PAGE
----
By the end of 2022, environmental, social, and governance (ESG) assets under global management are expected to surpass $41 trillion. Three years later, this figure is projected to rise to $50 trillion, emphasizing the scale, growth, and importance of ESG causes to corporate and consumer interests alike.
As ESG takes on greater significance in boardrooms, organizations are shifting sustainability strategies and consequently embedding sustainability reporting into financial reporting practices. Additionally, decision-makers are working to effectively incorporate ESG matters into short- and long-term strategy planning.
With ESG performance now factored into the perceptions and calculus of shareholders, prospective investors, employees, third-party vendors, industry peers, regulators, and governments, the Internal Audit function can serve as the tip of the ESG strategy spear on behalf of the business.
ESG Efforts Meet Disclosure, Compliance, and Assurance
Organizations with adolescent sustainability programs likely lack the ESG criteria, strategy, and reporting to meaningfully drive progress toward meeting each and every ESG goal. The leadership bandwidth and staff expertise to shepherd such change is likewise often lacking.
On the other end of the ESG maturation spectrum, firms that have already designed detailed reporting processes and are well on their way to leading ESG efforts in their sectors still require support in some capacity, often in the form of external advisory or increased Internal Audit involvement.
And what about the companies that haven’t given honest thought to the matter at all?
In all of the above scenarios – and in all stages in between – now is the perfect time for internal auditors to collaborate with and educate management on the gravity and urgency of including ESG goals into overall corporate strategy.
With SEC rulemaking set to begin in 2022 (enhancing and standardizing climate-related disclosures to investors) and various mandatory European Union regulations already in place or on the horizon, implementing and reporting on sustainability goals will not remain optional forever. ESG disclosure and assurance can not be punted on.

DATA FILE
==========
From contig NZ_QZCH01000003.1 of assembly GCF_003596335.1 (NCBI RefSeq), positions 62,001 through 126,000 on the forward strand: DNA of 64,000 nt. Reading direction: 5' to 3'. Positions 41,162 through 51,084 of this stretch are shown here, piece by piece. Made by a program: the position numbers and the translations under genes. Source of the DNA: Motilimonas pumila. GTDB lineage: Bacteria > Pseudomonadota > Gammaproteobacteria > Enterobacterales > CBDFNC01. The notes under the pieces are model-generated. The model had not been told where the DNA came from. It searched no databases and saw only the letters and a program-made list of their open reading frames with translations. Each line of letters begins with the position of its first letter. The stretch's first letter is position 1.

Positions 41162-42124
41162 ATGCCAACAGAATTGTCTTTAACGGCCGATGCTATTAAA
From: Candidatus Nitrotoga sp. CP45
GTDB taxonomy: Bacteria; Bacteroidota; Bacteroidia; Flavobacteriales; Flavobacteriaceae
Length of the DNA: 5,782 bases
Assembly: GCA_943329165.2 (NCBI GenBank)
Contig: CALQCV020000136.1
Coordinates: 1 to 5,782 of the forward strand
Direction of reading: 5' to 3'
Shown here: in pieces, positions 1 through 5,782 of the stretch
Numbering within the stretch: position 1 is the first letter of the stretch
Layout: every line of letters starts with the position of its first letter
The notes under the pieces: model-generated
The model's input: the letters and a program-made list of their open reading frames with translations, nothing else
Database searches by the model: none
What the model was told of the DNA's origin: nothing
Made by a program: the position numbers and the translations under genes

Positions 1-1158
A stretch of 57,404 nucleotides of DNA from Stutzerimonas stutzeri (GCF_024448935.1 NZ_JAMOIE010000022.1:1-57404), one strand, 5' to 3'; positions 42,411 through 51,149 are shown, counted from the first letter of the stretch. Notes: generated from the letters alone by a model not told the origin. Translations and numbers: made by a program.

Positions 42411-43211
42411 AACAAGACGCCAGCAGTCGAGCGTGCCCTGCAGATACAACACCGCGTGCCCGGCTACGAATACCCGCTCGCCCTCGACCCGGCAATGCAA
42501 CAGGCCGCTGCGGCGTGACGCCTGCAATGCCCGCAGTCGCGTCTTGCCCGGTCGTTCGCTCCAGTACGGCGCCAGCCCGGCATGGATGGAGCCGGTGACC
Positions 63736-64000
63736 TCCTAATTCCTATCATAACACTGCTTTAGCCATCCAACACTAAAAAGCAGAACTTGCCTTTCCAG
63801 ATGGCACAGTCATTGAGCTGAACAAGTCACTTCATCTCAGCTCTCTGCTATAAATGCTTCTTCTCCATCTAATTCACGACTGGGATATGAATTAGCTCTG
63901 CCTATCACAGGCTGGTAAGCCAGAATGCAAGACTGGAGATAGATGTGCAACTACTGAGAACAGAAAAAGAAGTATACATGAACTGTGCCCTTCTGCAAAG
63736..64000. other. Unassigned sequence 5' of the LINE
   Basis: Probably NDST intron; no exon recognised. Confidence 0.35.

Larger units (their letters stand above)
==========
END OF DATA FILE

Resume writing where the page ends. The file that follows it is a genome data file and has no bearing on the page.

Building the infrastructure for optimal ESG success and compliance is imperative. Internal Audit’s perspective and current-state assessment can bring clarity and focus to management's decision-making.
Developing the ESG Strategy: Is Management Laying the Right Foundation?
All good strategies include specific, measurable goals supported by an action plan defining who, what, when, and why.
When assessing an organization’s ESG strategy and how it was developed (or could be developed from scratch), the Internal Audit function should consider the following:
- Has ESG been considered in Internal Audit’s enterprise-wide risk assessment process?
- Has a cross-functional team been established with representatives from departments (such as Human Resources, Legal, Information Technology, Facilities, and Procurement) with the requisite understanding of ESG issues?
- Have the right stakeholders been identified, and does management understand their expectations? Has this helped inform the ESG strategy and what is most material?
- Are industry frameworks, such as the Sustainability Accounting Standards Board (SASB), International Sustainability Standards Board (ISSB), Global Reporting Initiative (GRI), or Task Force on Climate-Related Financial Disclosures (TCFD), being leveraged to identify material topics and associated metrics specific to an organization’s industry?